After an apprehensive 5 to 10 minute period in which he remained on the rug touching, massaging and tasting the strange medium encircling him, he was off. Milo spotted a confident group of Seagulls and crawled in a speedy but laboured fashion in their direction, improving his gait step by step as he got used to the sinking surface beneath him. Milo, not giving his parents a second thought, pursued these intriguing, hopping scoundrels for 20 minutes up and down the beach as they remained comfortably out of his reach. An enthusiastic gull would periodically leap up out of the pack and hover above Milo, squawking at this pursuer, more persistent than the T2000. Milo thought this was a wonderful spectacle and would pause briefly to point and giggle. Our adventurous child eventually grew tired of the hunt and clambered back to us, falling onto his mum exhausted, sandy and damp.

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The following morning we were still removing sand from our son’s nose (despite using up some baby shampoo on him the previous evening) but after his morning nap we got ready and headed over to his Ama and Aba’s house for lunch.

Milo enjoyed the feast, particularly the asparagus which he tried for the first time, waving it around like a rubbery spear, slapping me in the face with it. After lunch Milo was very pleased with his ability to test and defeat the capacity of his nappy, forcing me into a full change and refresh.

Milo lay on his back, unusually compliant as I undressed him. I should have been suspicious but my overwhelming desire to believe my son’s good behaviour clouded my judgement.

Milo waited until he been entirely denuded and with a swift but precise swivel of his hips he was out of my grasp, on all fours, and darting toward the stairs, blabbering and giggling joyously. Milo then proceeded to climb five flights of stairs in the nude, darting and bouncing up each flight at a surprising pace, not unlike a dancing lemur. As he completed each flight Milo picked up his pace to motor across the landing and commence the next climb. When he had finally summited the last flight Milo sat triumphantly with a grand smile on his face and his arms stretched out toward me, permitting me to now carry him back down to where his fresh clothes awaited him.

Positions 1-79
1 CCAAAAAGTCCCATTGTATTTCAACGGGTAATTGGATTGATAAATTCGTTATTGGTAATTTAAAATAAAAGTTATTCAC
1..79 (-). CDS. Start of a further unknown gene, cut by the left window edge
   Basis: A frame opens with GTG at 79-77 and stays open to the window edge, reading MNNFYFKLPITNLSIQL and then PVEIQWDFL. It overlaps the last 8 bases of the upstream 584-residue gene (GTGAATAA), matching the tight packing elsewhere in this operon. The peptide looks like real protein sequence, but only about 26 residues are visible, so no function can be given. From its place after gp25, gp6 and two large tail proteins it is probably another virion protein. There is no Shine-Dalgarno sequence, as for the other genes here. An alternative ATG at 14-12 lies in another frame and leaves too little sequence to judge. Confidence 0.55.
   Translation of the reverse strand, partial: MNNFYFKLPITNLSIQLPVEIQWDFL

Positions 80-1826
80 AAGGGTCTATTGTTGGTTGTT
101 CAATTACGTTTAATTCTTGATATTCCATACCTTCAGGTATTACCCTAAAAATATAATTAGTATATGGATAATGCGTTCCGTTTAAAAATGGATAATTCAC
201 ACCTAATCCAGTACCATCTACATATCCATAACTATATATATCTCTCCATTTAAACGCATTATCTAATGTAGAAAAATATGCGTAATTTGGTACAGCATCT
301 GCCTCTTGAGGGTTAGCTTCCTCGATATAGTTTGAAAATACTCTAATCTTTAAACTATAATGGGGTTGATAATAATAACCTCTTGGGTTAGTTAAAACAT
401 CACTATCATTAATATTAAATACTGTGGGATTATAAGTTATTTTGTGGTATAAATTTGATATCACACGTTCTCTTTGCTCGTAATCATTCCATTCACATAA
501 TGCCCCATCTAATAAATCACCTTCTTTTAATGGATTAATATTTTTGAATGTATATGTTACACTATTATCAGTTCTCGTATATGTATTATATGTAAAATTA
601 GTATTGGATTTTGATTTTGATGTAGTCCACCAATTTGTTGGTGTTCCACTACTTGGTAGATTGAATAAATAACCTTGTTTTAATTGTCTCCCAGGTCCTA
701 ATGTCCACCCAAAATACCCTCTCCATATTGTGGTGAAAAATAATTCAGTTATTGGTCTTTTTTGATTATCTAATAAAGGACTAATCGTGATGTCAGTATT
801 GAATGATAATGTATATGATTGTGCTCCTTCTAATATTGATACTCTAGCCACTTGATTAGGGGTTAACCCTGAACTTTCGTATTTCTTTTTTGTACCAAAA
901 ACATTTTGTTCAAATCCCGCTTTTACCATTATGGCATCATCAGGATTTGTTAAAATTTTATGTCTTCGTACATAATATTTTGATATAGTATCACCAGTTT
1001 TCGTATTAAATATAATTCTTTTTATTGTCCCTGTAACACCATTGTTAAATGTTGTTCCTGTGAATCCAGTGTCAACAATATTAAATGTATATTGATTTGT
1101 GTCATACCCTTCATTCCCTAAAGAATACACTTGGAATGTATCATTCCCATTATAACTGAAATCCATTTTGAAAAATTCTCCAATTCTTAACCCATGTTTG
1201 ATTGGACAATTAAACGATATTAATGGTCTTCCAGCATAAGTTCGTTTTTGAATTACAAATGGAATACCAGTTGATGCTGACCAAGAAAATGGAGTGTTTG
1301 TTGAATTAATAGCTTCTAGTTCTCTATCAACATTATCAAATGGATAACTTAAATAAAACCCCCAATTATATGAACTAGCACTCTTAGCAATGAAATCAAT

On Friday night the planets aligned. Oma came to babysit Milo and some good friends of ours also managed to procure a baby sitter at short notice, thus allowing a rare adult meal to be enjoyed. Twenty minutes into the meal we noted that our only line of conversation had been our respective babies so we laid out an agenda to cover several other important topics, which we achieved, before quickly returning to tales of mayhem and mirth.

  • Metres covered by Milo pursuing the Seagulls – 200
  • Current litres of baby shampoo on hand (approx) – 6.1
  • Grams of Huckleberry’s moulting fur gathered to use in scarf knitting – 0
  • Centimetres of home-made sushi prepared – 0
Day Thirty-Nine: “Farewell Gymbaroo, farewell Gymbaroo, something, something” – Wednesday 19 August 2015

Day Thirty-Nine: “Farewell Gymbaroo, farewell Gymbaroo, something, something” – Wednesday 19 August 2015